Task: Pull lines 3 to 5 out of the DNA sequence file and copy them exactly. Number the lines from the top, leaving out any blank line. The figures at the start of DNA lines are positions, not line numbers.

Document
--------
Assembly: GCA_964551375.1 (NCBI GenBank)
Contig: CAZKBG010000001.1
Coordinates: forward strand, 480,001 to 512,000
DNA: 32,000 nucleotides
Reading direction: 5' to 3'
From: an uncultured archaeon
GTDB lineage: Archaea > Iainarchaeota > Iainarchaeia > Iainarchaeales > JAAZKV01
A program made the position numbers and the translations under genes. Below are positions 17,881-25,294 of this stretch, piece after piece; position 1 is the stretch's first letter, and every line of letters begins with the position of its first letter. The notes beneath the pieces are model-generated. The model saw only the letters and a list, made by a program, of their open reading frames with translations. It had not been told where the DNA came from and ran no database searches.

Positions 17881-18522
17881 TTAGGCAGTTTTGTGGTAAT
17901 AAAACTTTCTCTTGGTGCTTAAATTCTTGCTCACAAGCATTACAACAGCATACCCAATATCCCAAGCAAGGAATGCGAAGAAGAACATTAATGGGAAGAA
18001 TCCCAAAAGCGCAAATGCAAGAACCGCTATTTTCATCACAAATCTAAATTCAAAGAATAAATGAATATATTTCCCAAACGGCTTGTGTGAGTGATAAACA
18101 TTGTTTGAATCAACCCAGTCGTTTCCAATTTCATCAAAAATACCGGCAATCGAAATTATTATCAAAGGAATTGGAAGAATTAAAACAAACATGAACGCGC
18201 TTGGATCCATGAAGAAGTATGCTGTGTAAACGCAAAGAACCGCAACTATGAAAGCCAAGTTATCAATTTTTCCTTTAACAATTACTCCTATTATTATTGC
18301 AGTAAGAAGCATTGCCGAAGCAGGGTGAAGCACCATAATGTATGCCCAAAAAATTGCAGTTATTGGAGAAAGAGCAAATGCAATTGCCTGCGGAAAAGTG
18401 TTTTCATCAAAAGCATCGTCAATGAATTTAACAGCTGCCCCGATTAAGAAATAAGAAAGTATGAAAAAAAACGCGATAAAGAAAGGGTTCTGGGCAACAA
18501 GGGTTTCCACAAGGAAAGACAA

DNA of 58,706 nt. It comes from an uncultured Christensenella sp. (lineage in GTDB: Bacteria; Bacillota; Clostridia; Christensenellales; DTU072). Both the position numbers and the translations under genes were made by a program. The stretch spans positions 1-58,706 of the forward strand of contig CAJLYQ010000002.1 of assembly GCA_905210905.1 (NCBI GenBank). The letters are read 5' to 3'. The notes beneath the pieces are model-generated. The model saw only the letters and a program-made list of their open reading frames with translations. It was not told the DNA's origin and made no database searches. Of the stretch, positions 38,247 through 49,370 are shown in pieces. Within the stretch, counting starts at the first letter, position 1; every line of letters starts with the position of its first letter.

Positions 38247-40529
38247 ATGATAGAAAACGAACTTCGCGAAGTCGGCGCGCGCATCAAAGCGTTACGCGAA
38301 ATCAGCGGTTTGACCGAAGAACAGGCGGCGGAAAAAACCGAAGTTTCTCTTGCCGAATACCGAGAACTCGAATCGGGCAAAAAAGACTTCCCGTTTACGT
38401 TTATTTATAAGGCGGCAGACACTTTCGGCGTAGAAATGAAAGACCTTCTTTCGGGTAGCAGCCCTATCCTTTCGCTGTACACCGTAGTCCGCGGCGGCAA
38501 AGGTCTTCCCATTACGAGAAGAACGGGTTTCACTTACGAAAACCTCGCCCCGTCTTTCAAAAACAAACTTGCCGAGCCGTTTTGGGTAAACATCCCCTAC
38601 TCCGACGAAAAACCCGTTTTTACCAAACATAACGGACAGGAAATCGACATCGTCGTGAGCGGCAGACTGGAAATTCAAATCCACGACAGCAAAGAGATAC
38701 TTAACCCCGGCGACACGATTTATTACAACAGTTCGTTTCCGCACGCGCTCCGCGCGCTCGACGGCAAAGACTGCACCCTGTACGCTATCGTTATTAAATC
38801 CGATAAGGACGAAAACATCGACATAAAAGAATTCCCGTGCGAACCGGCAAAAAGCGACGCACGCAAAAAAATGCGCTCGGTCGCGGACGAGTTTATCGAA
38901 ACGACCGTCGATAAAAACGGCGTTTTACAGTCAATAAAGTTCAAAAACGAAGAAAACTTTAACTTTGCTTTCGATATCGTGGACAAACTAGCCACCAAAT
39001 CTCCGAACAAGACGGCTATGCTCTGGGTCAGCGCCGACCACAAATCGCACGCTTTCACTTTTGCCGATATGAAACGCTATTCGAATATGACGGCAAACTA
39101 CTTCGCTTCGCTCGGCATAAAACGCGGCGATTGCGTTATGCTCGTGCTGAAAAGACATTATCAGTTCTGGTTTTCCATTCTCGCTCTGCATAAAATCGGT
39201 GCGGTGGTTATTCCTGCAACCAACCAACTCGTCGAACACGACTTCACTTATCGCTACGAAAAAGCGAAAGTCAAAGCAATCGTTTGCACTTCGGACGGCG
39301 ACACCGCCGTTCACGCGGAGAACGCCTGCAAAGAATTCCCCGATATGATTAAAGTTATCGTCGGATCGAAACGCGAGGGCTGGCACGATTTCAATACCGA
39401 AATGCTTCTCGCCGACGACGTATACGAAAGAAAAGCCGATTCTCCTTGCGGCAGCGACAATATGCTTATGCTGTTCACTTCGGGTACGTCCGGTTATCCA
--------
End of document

Coordinates: forward strand, 480,001 to 512,000
DNA: 32,000 nucleotides
Reading direction: 5' to 3'